A Complete Guide On How To Grow Strawberries In Pots

Gardening is an art for many people! From growing sweet potatoes, saffron, broccoli to garlic. We’ve yet to meet a gardener who wasn’t interested in growing strawberries at home. Not only are strawberries extremely easy to grow, but you can also choose to grow them in hanging baskets, planters, window boxes and even pots. 

Suppose you’ve been on the lookout for a strawberry growing guide that’ll provide you with comprehensive information about how to do it in pots – congrats! You’ve come to the right place. Stay with us as we walk you through how you can go about growing your own strawberries and enjoy the yummy berries year-long!

Best types of strawberries to grow in pots

Before we get into the thick of things, let’s talk about one of the most crucial steps of growing strawberries. With over 100 strawberry varieties in the world – how on earth do you choose? That’s easy! 

Thankfully, there are only three main strawberry categories. These are day-neutral, June-bearing, and overbearing strawberries. Even better, all three types are suitable for growing in pots and containers. But, there are few differences between these fruiting varieties that you need to be aware of.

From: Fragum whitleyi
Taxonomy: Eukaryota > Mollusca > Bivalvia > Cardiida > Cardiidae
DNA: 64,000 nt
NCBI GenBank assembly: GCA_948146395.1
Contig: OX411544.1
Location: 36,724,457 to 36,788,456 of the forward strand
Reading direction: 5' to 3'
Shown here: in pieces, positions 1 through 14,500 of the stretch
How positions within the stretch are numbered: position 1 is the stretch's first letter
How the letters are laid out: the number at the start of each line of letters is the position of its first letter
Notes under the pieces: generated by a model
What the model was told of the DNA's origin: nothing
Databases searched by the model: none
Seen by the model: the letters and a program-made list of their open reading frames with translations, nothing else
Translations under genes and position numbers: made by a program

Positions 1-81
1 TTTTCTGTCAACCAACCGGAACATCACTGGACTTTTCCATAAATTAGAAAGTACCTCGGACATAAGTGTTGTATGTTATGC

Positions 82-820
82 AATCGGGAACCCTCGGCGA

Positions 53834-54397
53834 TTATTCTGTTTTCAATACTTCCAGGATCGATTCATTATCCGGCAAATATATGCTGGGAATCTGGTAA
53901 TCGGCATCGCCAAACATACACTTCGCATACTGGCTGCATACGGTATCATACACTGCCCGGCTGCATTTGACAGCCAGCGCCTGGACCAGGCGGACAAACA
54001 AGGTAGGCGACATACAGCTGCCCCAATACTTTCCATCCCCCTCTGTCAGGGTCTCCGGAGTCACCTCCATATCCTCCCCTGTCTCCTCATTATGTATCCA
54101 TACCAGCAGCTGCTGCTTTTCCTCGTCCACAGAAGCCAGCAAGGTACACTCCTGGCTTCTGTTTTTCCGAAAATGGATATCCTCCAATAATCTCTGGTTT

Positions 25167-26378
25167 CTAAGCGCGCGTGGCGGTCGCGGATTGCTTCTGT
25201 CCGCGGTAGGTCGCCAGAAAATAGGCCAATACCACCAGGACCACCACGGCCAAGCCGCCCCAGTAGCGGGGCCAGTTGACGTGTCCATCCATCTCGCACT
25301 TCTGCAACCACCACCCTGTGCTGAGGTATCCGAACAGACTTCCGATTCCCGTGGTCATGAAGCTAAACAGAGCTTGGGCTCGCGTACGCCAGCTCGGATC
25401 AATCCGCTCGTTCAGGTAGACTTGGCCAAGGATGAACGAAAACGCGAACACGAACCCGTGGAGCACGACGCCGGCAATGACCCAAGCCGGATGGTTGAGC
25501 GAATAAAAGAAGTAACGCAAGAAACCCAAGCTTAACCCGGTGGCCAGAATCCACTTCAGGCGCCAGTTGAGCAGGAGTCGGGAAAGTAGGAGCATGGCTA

A brown pot with strawberries

Day-neutral Strawberries

Die-hard strawberry fans who’d love a steady supply of the fruit throughout the growing season – will definitely prefer to start off with day-neutral strawberries. However, beware that this strawberry type prefers cool temperatures and will not do well in areas with soaring summertime heat. 

June-bearing Strawberries

As the name suggests, June-bearing strawberries tend to produce a large yield (or crop) once every 12 months in early summer or late spring. This type of strawberry is day-length sensitive. It’s also capable of shooting multiple strawberry runners (that can grow into a jumble of creepers), which means it’s better suited to garden beds.

Everbearing Strawberries

Everbearing strawberries produce fruit from spring all the way to late summer. This variety tends to do well in containers and pots because it doesn’t produce too many runners and, best of all, it has a lifespan of at least three years. 

Reasons to grow strawberries in pots

A white bowl with strawberries

There’s a misconception that growing strawberries in pots can be frustrating and challenging. But, the truth is, raising high-quality plants isn’t more difficult – it just requires a different technique. Additionally, there are quite a few advantages to growing your berry vines in containers. Here’s a few of them.

Protection from pests and good crop

Cultivating strawberry plants in pots can help you achieve a good yield because, unlike raised beds, containers or pots can be instrumental in safeguarding your berries from pests like slugs. Slugs can feed on the leaves of strawberries and sometimes can leave holes in the fruit, making it possible for bugs like earwigs and beetles to invade. 

However, when you opt to plant your strawberry containers, raising them high can keep your plants safe from such critters, ensuring healthy and delicious berries. 

Fewer chances of fungal diseases

Even the most robust and best strawberries can fall prey to fungal illnesses like grey mould. Experts estimate that the chances of a plant surviving a fungal illness are less than 25%.